RACINE, Wis. (AP) - A California couple recently found the World War II diary of a Wisconsin veteran, but officials in the man's hometown are having trouble tracking down his relatives to return it to them.
Evelyn Dar was cleaning out the San Jose, Calif., home of her recently deceased mother when she found the diary of Cpl. Ralph C. Duncan in a sealed box. She had no idea how the book ended up with her family, the Journal Times of Racine reported.
After reading portions of the diary she and her husband knew they had to return it to Duncan's family. Internet searches came up empty, but since Duncan had listed his address as Racine the Dars asked the Racine City Council for help.
Alderman Eddie Diehl fielded the request and tried to find Duncan or his relatives. He too was stymied. He had the Dars send him the diary in the hopes that if it couldn't be returned to Duncan's family, it could be donated to the Racine Heritage Museum or an archivist.
The book contains nearly 100 pages written in neat cursive. Duncan, a soldier in the Southwest Pacific Theater, wrote about a seemingly endless parade of bombs, boredom and homesickness.
On June 14, 1943, he wrote about infantry troops in the New Guinea area fighting their way into Japanese-held territory.
"But it's costing an enormous loss of lives and casualties," he wrote. "... Kinda hellish spot to be in."
He described soldiers going fishing with grenades and he wrote of bombings and planes lost. He also sketched drawings of base camps and barracks, and he attached a number of black-and-white photos - a picture of his mother shoveling snow, another of his sweetheart Rose and one of his German shepherd named Prince.
It's not clear how the book ended up with Evelyn Dar's mother. Dar noted that her parents both worked for many years at Clark Air Base in their native Philippines, but she doesn't know whether her parents ever met Duncan.
The only clue about Duncan's later whereabouts came from a Journal Times story on May 26, 1945, that said Duncan had been honorably discharged after serving 39 months in the Pacific combat zone.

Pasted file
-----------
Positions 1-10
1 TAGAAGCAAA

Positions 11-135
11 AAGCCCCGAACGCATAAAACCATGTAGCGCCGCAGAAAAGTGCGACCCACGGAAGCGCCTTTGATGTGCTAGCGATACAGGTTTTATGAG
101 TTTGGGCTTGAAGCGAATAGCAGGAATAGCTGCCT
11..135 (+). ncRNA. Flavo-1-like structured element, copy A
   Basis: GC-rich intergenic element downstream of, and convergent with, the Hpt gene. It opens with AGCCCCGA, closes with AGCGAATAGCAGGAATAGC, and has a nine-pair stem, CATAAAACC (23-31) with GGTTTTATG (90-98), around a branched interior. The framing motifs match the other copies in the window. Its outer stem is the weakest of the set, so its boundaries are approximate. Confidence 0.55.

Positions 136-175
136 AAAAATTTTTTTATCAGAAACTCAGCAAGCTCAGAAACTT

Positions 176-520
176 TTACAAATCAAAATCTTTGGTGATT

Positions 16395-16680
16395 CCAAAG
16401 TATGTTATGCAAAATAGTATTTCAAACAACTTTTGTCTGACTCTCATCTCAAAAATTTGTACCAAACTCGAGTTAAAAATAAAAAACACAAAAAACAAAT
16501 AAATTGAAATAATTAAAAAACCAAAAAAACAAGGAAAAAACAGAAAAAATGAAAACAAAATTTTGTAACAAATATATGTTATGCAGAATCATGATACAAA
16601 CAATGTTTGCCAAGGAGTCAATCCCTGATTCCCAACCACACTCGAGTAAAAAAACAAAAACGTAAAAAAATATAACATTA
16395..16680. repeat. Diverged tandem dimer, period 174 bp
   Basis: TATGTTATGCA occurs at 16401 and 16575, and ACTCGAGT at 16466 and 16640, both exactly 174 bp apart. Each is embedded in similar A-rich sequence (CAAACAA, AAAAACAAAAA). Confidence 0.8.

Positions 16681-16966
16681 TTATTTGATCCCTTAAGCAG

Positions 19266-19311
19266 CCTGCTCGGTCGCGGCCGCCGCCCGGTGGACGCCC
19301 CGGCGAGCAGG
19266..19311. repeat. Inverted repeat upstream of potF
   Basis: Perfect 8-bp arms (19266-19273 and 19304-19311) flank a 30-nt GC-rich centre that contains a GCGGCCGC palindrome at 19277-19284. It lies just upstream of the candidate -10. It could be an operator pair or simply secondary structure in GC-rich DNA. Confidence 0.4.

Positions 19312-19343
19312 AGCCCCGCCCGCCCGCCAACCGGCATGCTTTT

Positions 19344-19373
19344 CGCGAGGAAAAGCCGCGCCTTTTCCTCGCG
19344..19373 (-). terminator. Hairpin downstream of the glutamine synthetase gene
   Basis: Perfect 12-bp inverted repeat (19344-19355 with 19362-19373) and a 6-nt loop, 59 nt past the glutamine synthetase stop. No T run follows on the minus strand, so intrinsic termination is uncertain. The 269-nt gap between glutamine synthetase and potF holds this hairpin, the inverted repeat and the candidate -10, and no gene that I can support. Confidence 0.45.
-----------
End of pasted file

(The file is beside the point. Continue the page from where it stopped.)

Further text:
Duncan's mother sent him the diary on Sept. 9, 1942, for his 23rd birthday when he was stationed in Australia. But his opening entries start with his enlistment in the U.S. Army in 1941, seven months before the bombing of Pearl Harbor that launched the United States into the war. That bombing, he wrote, "surprised and shocked" him so much that he "hardly knew if (he) was coming or going."
His accounts alternate between lighthearted anecdotes and harrowing accounts of war. He wrote of a pleasant life in Australia, forging deep friendships over baseball games, but then he'd describe challenging fights against the forces of Japanese Prime Minister Hideki Tojo.
On Dec. 17, 1942, he wrote that the men in his unit "had hardly hit the slit trenches when the bombs lighted up the ground with their flashes as they exploded." He also mourned the loss of his fellow troops, saying the American media wasn't reporting the full scope of the tragedy on the ground: "To read the papers we lose very few planes. That's a damn lie. ... One should see the acres of wrecked American planes."
He also wrote tender entries reflecting his desire to come home. He recalled the difficulties of a Christmas without letters and described how hard it was to be far from his loved ones.
"I'd rather take a chance on a bullet in the body somewhere and being sent home than much more of this slow madness," he wrote on Feb. 7, 1943. "Nothing to do but sit and think of home and what you'd give to be there ... They have movies someplace about every night but a person gets kinda blue when the picture reminds him of something at home."
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